F.Allowable and Unallowable Costs for IWT

Allowable costs include only costs directly related to training. Allowable costs may include:

1.Instructor/trainer salaries;

2.Curriculum development, textbooks, manuals, training software, materials, and non-consumables;

3.Training facility costs (off-site training); and

4.Other necessary and reasonable costs directly related to training.

Unallowable costs include but are not limited to:

1.Foreign travel;

2.Purchase or lease of capital equipment;

3.Encouragement or inducement of a business or part of a business to relocate from any location in the United States; and

4.Use of IWT funds to pay for a worker's training wages.

IWT funds may be used to train employees in management skills such as Six Sigma and LEAN if promotional opportunities or increased wages can be identified post training. IWT funds may not be used for LEAN or Six Sigma training for the purpose of layoff aversion.

IWT funds may not be used to reimburse training costs that are also being reimbursed by another State or Federal training program.

G.Cost Sharing Requirements for IWT

Local areas are required to establish policies regarding the non-federal share of the cost of IWT. Employers are required to pay for a significant cost of the training for those individuals in IWT. This can be done through both cash payments and fairly evaluated in-kind contributions.

Examples of qualifying in-kind contributions include but are not limited to the following:

1.Wages paid to trainees during the training period;

2.Equipment purchased to be used in the training project;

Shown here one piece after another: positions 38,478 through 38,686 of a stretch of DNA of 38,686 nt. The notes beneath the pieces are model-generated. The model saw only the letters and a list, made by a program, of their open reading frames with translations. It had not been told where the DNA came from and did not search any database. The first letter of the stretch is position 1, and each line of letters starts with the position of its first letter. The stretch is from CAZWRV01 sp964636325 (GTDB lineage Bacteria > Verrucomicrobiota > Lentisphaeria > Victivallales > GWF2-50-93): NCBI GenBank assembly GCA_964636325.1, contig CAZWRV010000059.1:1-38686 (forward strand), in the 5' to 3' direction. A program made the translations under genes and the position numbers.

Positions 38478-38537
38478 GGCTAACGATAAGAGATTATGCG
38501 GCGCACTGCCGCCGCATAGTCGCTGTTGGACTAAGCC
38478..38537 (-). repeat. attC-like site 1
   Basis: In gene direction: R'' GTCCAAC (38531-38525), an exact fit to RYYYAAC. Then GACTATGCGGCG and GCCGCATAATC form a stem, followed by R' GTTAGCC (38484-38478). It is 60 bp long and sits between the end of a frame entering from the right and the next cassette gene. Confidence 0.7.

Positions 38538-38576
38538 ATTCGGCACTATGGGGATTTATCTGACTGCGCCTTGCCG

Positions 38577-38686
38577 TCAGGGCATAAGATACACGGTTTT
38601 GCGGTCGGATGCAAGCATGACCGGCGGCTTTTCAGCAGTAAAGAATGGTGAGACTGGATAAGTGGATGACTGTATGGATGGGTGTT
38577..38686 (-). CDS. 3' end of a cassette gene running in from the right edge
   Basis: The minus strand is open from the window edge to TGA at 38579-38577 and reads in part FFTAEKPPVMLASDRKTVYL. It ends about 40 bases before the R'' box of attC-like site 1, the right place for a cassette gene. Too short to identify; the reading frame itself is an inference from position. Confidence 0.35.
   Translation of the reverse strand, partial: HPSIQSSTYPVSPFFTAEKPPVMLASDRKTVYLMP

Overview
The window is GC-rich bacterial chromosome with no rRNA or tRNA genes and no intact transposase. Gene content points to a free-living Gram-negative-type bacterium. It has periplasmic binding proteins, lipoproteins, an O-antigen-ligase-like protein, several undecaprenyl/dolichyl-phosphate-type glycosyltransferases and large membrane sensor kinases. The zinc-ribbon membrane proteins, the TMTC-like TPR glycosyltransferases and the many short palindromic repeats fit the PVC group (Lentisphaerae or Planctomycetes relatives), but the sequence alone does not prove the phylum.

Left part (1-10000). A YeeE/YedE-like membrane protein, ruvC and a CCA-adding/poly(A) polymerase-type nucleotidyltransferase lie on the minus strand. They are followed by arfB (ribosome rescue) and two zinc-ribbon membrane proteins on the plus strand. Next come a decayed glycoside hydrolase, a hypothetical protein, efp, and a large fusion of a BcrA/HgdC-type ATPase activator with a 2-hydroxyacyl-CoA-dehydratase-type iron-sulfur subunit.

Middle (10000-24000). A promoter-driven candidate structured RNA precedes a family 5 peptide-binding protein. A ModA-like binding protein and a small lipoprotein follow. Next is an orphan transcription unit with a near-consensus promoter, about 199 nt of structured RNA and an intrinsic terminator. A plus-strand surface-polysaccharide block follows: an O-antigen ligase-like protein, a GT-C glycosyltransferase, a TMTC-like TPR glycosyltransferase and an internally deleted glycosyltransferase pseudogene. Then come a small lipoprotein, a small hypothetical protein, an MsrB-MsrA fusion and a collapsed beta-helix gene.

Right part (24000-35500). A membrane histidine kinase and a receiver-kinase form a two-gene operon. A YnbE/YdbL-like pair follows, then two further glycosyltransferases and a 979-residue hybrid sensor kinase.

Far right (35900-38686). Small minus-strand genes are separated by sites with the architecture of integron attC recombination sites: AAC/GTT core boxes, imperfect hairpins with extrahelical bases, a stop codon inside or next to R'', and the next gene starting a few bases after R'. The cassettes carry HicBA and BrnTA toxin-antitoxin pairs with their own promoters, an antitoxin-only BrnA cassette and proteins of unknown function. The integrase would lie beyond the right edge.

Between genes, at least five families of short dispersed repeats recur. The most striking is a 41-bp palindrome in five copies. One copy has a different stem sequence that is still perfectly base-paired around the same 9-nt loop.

3.Manuals and textbooks;

4.Curriculum development;

5.Facility usage; and

6.Travel and lodging costs.

The employer non-Federal share must not be paid by the Federal or State government under another Federal award or State funding opportunity, except where the Federal statute authorizing a program specifically provides that Federal funds made available for such program can be applied to matching or cost sharing requirements of other Federal programs.

The local area shall establish the non-federal share of such costs taking into consideration such other factors as the number of employees participating in the training, wage and benefit levels of the employees, the relationship of the training to the competitiveness of the employer and employees, and the availability of other employer-provided training and advancement opportunities.

The minimum amount of employer share depends on the size of the employer:

At least 10 percent of the cost, for employers with 50 or fewer employees;

At least 25 percent of the cost, for employers with 51 to 100 employees; and

At least 50 percent of the cost, for employers with more than 100 employees.

Employer size is based on the number of employees currently employed (at the time of the execution of the IWT contract) at the local operation where the IWT program will take place. This applies to all employers, including employers with seasonal or intermittent employee size fluctuations.

VIIFiscal Reporting

Funds contracted to a subrecipient or vendor for an IWT program are reported as program costs.

The fiscal agent must track funds used for IWT by funding stream and by the year of appropriation.

The administrative cost limit remains in effect. No separate amount may be set aside for administration of the IWT program.